Retrospective: Janet Jackson In The 90s

When Janet Jackson first debuted, she maintained an image of innocence. The world knew her as Michael Jackson’s little sister. On her fourth album Rhythm Nation 1814, Janet decided to step out of her brother’s shadow and come into her own person.

That album included the soft ballad “Come Back to Me”, the edgy “Black Cat”, and the light-hearted “Escapade”. Audiences were able to see that Janet wasn’t afraid to think outside the box and do what the media concerned to be the norm. The video for her single “Love Will Never Do (Without You)” exhibited a softer more sensual Janet. She teamed up with production duo Jimmy Jam and Terry Lewis to make her mark as an icon. While addressing everything from crime to love, Jackson’s album sold over 14 million copies across the globe.

In 1993, she released the album Janet with the unforgettable cover. This album stands as one of my favorites of all time and that won’t ever change. Janet gave us jazz, hip hop, R&B, and pop all at once. From the sweet “Again” to the sultry “Any Time, Any Place” then to upbeat “Because of Love”, Ms. Jackson had the ingredients of a masterpiece. It’s true that the older you get, the more you appreciate good music.
Two of my favorite videos from that album just happen to coincide with each other. In “That’s the Way Love Goes”, she’s hanging with some of her friends and everyone is just vibing off of each other’s energy. Actress Jennifer Lopez makes a cameo appearance among a bunch of Janet’s dancer friends in a chill setting.

On a more raunchy note, Janet’s “If” shows us just how grown up she is. The chorus is self-explanatory but the verses are what require intent listening. With lines like “You on the rise as you're touchin my thighs” and “I want you so bad I can taste your love right now baby”, the song was enough to make you want to rewind it over and again.

That same year, Janet tried her hand in Hollywood. She starred in her first film Poetic Justice alongside Tupac Shakur. The John Singleton project topped the box office its opening weekend. In 1995, Jackson released Design of a Decade: 1986-1996 which highlighted her greatest hits as well as new material.

Janet came back on the scene in 1997 with the seductive album Velvet Rope. She addressed personal issues, domestic violence, and much more. Ms. Jackson emerged with big red hair, tattoos, and piercings. After battling internal demons, she did what most artists do and put it on vinyl. This album was comprised of R&B, trip hop, and even some electronic music. If I had to choose a favorite track, it would have to be “I Get Lonely” which she remixed with Blackstreet.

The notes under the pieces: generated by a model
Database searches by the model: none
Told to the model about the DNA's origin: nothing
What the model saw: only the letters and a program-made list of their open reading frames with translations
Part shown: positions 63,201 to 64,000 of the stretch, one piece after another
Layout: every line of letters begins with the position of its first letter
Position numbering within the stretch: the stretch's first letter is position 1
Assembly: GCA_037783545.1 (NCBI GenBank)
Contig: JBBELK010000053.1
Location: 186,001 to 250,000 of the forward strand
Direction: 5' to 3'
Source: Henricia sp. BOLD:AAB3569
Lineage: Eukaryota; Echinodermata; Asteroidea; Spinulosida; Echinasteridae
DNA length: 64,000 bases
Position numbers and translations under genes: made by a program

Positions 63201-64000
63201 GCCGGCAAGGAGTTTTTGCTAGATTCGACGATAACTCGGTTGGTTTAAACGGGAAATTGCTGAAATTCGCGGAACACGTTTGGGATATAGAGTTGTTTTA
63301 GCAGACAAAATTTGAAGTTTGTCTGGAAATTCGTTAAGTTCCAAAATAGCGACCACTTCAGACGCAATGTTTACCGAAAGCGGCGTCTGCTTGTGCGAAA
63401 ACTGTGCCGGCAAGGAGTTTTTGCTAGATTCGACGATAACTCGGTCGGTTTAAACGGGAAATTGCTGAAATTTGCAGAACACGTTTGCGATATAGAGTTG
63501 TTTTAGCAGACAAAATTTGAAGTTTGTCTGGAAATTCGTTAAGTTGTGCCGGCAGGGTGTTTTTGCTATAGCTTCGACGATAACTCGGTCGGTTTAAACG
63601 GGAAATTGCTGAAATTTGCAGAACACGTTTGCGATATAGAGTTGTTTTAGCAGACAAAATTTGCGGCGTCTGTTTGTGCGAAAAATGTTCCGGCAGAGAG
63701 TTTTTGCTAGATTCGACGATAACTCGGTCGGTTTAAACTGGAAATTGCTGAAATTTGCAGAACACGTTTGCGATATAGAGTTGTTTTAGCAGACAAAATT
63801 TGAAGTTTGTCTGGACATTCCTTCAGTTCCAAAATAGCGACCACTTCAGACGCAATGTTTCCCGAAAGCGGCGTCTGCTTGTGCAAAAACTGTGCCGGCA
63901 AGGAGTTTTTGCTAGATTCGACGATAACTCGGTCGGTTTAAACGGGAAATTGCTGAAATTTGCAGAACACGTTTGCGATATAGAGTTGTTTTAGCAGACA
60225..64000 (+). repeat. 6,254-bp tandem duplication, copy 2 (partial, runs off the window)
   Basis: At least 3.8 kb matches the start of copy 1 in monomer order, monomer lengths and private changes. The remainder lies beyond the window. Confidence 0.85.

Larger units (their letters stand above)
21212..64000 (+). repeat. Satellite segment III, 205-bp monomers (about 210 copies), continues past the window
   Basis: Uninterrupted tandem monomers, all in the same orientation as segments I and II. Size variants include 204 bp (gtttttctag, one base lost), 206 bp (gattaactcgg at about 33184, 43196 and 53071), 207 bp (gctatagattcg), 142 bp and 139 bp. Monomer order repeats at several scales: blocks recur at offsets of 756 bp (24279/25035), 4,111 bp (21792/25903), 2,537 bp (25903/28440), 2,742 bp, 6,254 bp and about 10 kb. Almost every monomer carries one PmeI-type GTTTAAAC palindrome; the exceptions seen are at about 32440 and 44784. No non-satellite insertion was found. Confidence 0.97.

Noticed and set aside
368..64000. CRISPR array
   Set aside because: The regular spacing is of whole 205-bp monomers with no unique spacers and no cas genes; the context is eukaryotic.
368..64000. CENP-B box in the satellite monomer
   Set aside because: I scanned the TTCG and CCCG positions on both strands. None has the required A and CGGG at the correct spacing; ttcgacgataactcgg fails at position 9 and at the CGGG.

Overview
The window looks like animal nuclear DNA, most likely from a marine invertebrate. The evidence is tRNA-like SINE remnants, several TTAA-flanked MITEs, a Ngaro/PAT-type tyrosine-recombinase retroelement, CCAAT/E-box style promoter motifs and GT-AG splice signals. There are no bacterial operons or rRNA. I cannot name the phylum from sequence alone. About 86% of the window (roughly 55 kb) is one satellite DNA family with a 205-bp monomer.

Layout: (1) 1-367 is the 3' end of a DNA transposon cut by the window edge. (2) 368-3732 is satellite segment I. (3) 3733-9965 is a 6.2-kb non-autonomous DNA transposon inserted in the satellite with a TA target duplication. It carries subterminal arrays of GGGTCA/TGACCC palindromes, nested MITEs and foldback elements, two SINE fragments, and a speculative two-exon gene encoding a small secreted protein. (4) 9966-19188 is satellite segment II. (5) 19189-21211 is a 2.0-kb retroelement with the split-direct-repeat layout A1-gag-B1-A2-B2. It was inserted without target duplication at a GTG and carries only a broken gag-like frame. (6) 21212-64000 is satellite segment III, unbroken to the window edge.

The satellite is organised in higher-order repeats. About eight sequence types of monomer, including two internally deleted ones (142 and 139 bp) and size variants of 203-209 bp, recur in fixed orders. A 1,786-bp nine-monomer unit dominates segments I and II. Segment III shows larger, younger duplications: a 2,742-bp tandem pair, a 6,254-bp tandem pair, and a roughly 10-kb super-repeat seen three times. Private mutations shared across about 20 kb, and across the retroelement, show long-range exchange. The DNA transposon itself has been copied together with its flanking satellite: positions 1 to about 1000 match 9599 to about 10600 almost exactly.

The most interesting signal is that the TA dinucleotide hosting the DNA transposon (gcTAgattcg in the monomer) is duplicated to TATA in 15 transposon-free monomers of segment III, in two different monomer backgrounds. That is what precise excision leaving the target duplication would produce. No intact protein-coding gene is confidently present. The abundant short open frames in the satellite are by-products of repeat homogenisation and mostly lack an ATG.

Janet set the standard for many women in the 90s. She was subtle with her sexuality. She knew how far to take it and was not afraid to change up her style. I still hold her in high regard because of her work from that decade. There’s only one Janet Jackson and to this generation, that won’t ever change.

When Janet Jackson entered the 90's, she truly became a star. Her albums of the 80's were definitely popular and one could never forget the effect that Control had on music as well as the 1989 release Rhythm Nation, which carried her momentum well into the 1990s, but as the decade began, there was a shift in Janet. The woman who had once sang "Let's Wait Awhile" was moving into a more sexual direction. Instead of hiding her sexuality and who she really was, she showed the world that the innocent family image of the Jacksons would not limit her in anyway. She would work on her next album "Janet.", which was essentially her way of distancing herself from the family. Writing all her lyrics herself and assisting with production, Janet had creative control and the results were amazing to watch.